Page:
being mean and rude because someone is kind and polite

Leo

Well-known member
agree, @boxedjoy. an old boss gave advise when I first got to a supervisor level and had to manage people: the thing that's under discussion and review isn't personal, it's strictly the work. in the case version describes, the discussion would focus not on the employee's unreasonableness, but on their productivity, quality of work, impact on productivity of the other employees, etc. it's not about her, it's about the work. when you remove the personal aspect, it's clear if things are right or wrong, achieved or not achieved.

I'm coming off sounding a bit heartless around work too, even though I generally support unions and workers rights. I just think there are cases (like the above) where a worker can go too far. would love to know @john eden's views on all of this. what do you think is a fair course of action for the situation version describes, John?
 

john eden

male pale and stale
Hi @Leo I think one of the reasons I do what I do and have the values that I have is that I saw a lot of bullying behaviour at school.

I think bosses often want an easy ride and the solution to this is not to look at it as an isolated confrontation between the boss and a bully.

When I have seen things like this in the workplace the best thing has been when everyone sticks together and sticks up for each other. At the very least people can get together at the end of the week and compare notes and bitch about the bully.

The next level up from that is for people to have each other's backs in the office. Bullies rely on everyone else being scared of them and being glad that it's not "their turn" for the treatment.

The next level up from that is active or passive confrontation, which often depends on confidence, personality etc. But often if someone steps forward and says "I think that's out of order" and people visibily agree that can make a huge difference. Passive confrontation can simply agreeing to ignore the bully. Or subtly fuck with their work space as long as you can't get caught.

If not that, then a collective grievance is the way to go - get times, dates, summaries of what has happened, witnesses. Get as many witnesses as you can. Keep bunging them in to the manager. Make it the manager's problem - make them earn their money, stop them having a quiet life.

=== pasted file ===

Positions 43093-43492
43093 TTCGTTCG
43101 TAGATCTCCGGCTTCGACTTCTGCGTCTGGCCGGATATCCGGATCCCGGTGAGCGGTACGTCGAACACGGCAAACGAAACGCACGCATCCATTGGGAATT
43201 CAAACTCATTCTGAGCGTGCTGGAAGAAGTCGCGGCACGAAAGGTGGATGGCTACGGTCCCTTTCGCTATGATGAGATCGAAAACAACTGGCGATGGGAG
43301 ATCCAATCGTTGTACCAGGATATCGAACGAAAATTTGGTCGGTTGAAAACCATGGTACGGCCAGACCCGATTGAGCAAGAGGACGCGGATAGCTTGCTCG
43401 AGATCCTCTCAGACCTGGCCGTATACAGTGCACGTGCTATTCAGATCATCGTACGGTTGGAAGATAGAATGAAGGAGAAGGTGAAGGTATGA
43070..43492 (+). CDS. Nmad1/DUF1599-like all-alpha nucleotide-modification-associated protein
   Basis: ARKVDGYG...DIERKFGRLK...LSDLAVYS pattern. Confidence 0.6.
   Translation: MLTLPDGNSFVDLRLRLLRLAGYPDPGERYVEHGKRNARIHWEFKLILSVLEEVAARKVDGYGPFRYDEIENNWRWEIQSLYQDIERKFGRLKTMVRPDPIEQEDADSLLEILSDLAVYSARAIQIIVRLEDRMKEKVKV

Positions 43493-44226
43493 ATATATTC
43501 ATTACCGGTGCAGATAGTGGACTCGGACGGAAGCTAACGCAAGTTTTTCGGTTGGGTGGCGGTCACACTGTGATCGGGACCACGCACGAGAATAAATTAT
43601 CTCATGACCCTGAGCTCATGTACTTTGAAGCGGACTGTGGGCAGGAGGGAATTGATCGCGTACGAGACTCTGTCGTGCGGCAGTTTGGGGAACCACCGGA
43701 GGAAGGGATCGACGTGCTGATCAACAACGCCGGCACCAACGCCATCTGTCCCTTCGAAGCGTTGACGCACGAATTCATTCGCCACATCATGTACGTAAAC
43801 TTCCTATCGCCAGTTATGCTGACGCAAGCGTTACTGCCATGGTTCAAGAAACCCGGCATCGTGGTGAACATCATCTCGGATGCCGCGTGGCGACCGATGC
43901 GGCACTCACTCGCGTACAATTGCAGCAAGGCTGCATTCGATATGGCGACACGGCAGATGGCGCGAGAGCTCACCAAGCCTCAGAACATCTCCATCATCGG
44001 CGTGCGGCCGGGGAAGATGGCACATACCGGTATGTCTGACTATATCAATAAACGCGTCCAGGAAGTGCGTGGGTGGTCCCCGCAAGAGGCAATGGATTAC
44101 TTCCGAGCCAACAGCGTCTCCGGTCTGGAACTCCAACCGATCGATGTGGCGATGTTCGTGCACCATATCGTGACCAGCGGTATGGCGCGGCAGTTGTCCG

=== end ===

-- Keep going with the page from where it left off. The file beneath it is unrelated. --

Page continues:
I think the union role is interesting as potentially the person could be a member of a union I guess in which case the rep would need to stick up for them if they were on a disciplinary, but there isn't much you can do except plead innocence, illness, stress etc the first time it happens. The second time is even harder. So you are reducing the space they have to operate in.

All of this is about taking steps to build a case - that might not immediately result in dismissal because that is quite hard. But it might chip away at someone's confidence about being a wanker.

I think it is important to look at the collective feeling of the workforce over and above individual rights in this situation - everyone else has the right to do their work without unnecessary aggro or feeling stressed.
 

john eden

male pale and stale
the oldest tale in the world.

such an easy trap to fall into - on both sides

being too kind - as well as being too mean...

what's the way around it? to just be totally neutral?

usually i make a decision - is this person "x" a dog? if they are a dog i kick them - then they are happy. kick dogs - until they learn. sadly, usually they never do.

or, i guess, one just ignores the dogs till they go away.
I think what's missing from this is mood. We've probably all been shitty to someone because they caught us at a bad time. It would be good to be able to completely control this stuff but I think that is naive.

Some people are actively seeking confrontation and that can be OK if you enjoy that. Sometimes it is better to undermine them rather than meet them head on though.